Throughout WW1 women took the jobs of men to cover for those who had gone to the front. They worked on farms, in shops and in factories. They were knitters, fruit pickers and welders. Those who worked in ammunition factories were called ‘Munitionettes’ and produced 80% of the weapons and shells used by the British on the Western Front. They were nicknamed ‘Canaries’ because the exposure to sulphur gave their skin a yellow tinge. For their toil they earned half the wages of a man even though they did double the work. They also had to look after the home and the children while their men were away. The ‘Women’s Land Army’ were really just cheap female labour on the farms harvesting crops and canning fruit and veg for the troops. Then there was the hard slog of nursing and in this area many Australian women excelled. They were deployed to Britain,France, Belgium, Greece, Italy and anywhere else they were needed. Twenty one nurses died during service and many others shortly after returning home. For many women after having served their country the reward was the opportunity to look after a damaged husband ,wounded and shell shocked, for the rest of their lives if he came home at all.
These women had worked six to seven days a week and often throughout the night to return home exhausted and unable to perform their ‘home duties’. Often the chemicals at work would prove harmful to their health and toxic fumes were responsible for many deaths. Many of these women suffered from cyonisis ( cyonide poisoning ), mercury poisoning, anaemia, eczema, jaundice and many other illnesses along with fatigue and the stresses of the job.
There were many exceptional women some of whom even disguised themselves as soldiers and fought on the front themselves. There was Dorothy Lawrence, an English freelance journalist who donned a uniform and went to work in the mines close to the Western Front in order to get the full story which she planned to publish. Apparently she also fought alonside the young men in the trenches and slept in an abandoned cottage alone in the forest which had been commandeered for her by two accomplices. She lasted only ten days and suffering terrible rheumatism from the damp turned herself in to the authorities. She was promptly arrested and forbidden to write her story due to the acute embarrassment of the men having a woman pretend to be one of them. In 1919 she did manage to write a book but it was heavily censored, sold very few copies and she ended up in a mental asylum. Finally she was buried in a paupers grave and never bothered anyone again.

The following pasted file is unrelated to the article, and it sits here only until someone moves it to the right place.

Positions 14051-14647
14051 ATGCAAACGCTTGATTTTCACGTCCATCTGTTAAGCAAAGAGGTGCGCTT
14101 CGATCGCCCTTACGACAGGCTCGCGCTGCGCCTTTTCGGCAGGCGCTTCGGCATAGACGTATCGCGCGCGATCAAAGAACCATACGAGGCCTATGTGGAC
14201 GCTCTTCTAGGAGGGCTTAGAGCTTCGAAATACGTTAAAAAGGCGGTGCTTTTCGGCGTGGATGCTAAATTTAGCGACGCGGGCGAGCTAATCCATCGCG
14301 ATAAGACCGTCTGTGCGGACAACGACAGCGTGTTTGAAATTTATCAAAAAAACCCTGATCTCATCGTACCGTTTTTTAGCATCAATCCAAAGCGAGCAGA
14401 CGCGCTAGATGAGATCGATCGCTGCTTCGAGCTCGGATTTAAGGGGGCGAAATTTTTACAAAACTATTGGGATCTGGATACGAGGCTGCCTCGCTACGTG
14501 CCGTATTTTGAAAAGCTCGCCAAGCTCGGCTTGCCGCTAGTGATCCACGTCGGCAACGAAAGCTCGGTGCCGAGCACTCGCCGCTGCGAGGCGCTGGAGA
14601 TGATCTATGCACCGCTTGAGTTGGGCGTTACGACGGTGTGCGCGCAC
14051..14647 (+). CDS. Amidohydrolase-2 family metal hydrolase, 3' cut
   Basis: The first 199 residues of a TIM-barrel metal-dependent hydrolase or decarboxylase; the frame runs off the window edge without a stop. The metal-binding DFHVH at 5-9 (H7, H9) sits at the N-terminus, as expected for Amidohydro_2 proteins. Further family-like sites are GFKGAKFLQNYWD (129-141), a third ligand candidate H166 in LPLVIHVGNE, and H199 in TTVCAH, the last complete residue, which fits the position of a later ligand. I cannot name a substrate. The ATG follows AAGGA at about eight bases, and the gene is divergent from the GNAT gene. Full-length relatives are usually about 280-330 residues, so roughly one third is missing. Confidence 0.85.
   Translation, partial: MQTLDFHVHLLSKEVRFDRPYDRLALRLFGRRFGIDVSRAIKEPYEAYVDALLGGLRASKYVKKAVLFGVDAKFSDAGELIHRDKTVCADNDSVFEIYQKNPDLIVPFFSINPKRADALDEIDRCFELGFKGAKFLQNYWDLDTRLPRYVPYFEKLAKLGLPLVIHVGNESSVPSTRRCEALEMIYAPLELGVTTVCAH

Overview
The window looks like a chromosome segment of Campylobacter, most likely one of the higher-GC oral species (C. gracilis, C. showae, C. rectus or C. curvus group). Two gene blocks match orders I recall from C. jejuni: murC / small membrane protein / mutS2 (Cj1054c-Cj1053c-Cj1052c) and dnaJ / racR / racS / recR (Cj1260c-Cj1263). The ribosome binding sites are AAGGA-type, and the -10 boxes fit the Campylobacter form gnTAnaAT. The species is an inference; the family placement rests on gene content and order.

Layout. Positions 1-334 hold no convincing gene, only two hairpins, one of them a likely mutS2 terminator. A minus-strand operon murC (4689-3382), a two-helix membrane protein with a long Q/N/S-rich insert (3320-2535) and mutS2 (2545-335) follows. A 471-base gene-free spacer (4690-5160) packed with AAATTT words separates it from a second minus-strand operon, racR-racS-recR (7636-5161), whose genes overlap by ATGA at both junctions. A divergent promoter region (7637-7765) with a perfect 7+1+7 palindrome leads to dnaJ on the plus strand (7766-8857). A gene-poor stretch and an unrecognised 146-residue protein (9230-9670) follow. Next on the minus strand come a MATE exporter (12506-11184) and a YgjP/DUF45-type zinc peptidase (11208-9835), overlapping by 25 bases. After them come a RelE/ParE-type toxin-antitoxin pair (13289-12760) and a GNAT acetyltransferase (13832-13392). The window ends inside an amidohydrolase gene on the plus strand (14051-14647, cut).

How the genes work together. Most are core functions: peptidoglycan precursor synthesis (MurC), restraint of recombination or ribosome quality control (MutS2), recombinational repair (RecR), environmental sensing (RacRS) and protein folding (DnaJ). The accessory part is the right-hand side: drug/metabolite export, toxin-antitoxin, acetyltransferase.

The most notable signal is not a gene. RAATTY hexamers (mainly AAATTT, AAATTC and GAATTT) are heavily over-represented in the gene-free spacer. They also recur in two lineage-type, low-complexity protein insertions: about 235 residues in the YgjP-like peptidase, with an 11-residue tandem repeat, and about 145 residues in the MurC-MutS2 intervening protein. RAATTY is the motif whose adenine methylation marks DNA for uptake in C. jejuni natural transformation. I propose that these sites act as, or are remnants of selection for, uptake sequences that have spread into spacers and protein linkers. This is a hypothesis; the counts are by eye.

Then there was Edith Cavell. A nurse who worked on saving young wounded soldiers on both sides. Working also in munitions she was employed by British Intelligence. She had sheltered British,French and Belgian troops in her own home and then conveyed them to the frontiers. Arrested by the Germans and charged as a spy she was executed by firing squad just as Mata Hari would be in 1917. The Brits had said they could do nothing to save her and although the Americans tried everything they could to disprove the charges fate took it’s course. She was 49 years old. Many years after death she at least had a memorial service at Westminster Abbey.
The most decorated heroine of WW1 was in actual fact Serbian. Milunka Savic went to war in her brothers place , received a medal for bravery, and was promoted to coporal. Wounded in battle her gender was revealed and she was immediately discharged. She then married ,had a daughter , got divorced, and worked menial jobs including the position of office cleaner. During WW11 she spent time in a concentration camp and at the end of the war was given an army pension. She adopted three refugee children and remained in a crumbling run down house in Belgrade until her death. She had won the French legion of honour, the Cross Of Saint George, the French croix de Guerre, the British Order of Saint Michael and the Serbian Milos Obilic Medals of war.
More glamorous though was Madame Arno who organised a group of French artists into resistance fighters. Wish there was more information on this woman but sadly she is just a thumbnail insertion. A mere footnote in history. That about sums it up don’t you think?
Renee Dallow ( Hybiscus Bloom ) 11/11/2014.
So what’s really changed for us girls eh?
Wanda Way Awrf